Today we have a guest post by Joel H. Miles, President of Miles Consulting, Inc., a management consulting firm specializing in the construction industry. Joel has 40 years’ experience in the industry, working in the areas of finance, strategy, operational management, ownership transfer, mergers and acquisitions, valuation, and litigation support.
The construction industry has been one of the hardest hit by the economic turmoil of the last several years. Generally, non-residential construction is experiencing volume levels roughly half of those of 2007. According to Engineering News Record, the level of unemployment in the industry is 16.3% (in May 2011, compared to 7.4% in 2007).
While there have been a number of bankruptcies already among construction firms, as well as suppliers to the industry, in the last two years, there is reason to believe that there could be a significant number of new failures in the next year. One reason is that for a long time after the onset of the recession, contractors were working off the backlogs of uncompleted work acquired during the strong years of 2005-2007. This has merely postponed the day of reckoning. In an industry traditionally known to have overcapacity, the downturn in the overall amount of work will exacerbate this problem, and inevitably lead to a number of firms “leaving” the market, either voluntarily (strategic decision making) or, more likely, involuntarily (bankruptcy or insolvency). There appear to be a number of general building, specialty trade, and civil contractors who are in financial trouble.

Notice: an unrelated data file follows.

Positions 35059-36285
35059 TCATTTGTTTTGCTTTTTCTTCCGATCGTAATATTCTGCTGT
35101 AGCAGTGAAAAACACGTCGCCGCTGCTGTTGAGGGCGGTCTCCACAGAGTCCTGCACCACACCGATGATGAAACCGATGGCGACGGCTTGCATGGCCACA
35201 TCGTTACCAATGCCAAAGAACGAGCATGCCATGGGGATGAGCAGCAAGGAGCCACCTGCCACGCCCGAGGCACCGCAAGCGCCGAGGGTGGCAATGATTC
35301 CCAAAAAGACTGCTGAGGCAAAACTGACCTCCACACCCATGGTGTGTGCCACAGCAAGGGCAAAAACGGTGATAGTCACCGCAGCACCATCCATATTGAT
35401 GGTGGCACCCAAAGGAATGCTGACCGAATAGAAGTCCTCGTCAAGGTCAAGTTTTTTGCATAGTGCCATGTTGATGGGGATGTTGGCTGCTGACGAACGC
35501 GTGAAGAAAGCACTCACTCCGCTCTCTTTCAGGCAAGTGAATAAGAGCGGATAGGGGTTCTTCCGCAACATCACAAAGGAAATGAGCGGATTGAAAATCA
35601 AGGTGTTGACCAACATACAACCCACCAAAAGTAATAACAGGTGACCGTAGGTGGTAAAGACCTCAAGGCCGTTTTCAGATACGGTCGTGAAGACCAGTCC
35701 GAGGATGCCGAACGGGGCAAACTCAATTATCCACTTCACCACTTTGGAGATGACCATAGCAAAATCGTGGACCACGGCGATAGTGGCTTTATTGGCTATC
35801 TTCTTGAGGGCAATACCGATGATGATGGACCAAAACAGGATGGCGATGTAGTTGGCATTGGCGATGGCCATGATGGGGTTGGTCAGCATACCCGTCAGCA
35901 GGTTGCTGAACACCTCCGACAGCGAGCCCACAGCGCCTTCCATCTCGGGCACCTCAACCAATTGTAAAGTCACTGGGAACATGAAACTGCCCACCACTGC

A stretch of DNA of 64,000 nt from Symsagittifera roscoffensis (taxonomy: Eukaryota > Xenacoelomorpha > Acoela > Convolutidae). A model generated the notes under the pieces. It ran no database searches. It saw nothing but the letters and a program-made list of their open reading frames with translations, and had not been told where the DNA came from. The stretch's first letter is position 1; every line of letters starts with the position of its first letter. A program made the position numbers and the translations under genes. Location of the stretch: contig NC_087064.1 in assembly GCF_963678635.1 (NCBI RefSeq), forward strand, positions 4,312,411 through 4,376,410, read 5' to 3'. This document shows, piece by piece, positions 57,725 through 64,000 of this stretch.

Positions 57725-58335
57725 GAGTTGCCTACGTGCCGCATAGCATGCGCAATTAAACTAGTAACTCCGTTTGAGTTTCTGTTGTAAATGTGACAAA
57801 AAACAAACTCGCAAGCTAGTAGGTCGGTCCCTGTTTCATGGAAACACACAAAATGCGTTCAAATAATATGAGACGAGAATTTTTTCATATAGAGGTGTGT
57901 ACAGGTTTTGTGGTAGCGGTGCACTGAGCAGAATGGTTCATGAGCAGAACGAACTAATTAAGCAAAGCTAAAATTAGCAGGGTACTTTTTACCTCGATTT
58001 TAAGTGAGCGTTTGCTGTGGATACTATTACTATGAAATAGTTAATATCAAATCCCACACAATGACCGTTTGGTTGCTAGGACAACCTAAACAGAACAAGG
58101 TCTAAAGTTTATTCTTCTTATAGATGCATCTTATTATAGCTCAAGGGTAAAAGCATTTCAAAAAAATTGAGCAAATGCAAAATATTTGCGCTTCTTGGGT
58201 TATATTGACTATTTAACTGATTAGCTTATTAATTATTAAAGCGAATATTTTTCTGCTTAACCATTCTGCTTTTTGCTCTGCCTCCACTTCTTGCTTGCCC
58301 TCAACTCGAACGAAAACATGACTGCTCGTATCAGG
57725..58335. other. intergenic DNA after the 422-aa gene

A telling statistical indication of trouble for the immediate future is the Carolinas AGC Construction Activity report for the first quarter of 2011. The dollar amount of construction awards for the first quarter, by category of work, with the percentage change from the same quarter of 2010, are as follows:
This means that already-depleted backlogs are getting worse, not better. There will be further financial “dislocations”, bonding companies will probably be taking over work where their surety bond customers are unable to complete on-going projects, and construction litigation will almost certainly increase. This is not a pretty picture, and those who have long predicted that the overcapacity problem will be corrected by a reduction in the number of contractors may finally prove their case.
Those with a vested interest the financial health of the contractors and construction industry suppliers (i.e., owners of on-going projects, banks with outstanding construction loans or other loans to contractors, surety companies, and employees of affected contractors) may be in for a period of uncertainty and those with the ability to mitigate the ensuing damage should make every effort to do so.
As with all periods of major change, opportunities are presented. For the strongest in the industry, the time is right for strategic acquisitions (when valuations certainly are favorable to buyers). For banks and bonding companies, active participation may mitigate losses, as opposed to a reactionary stance after the damage has become unavoidable and large. An industry specialist can help.
Joel and I welcome your thoughts and opinions in the comments section, below.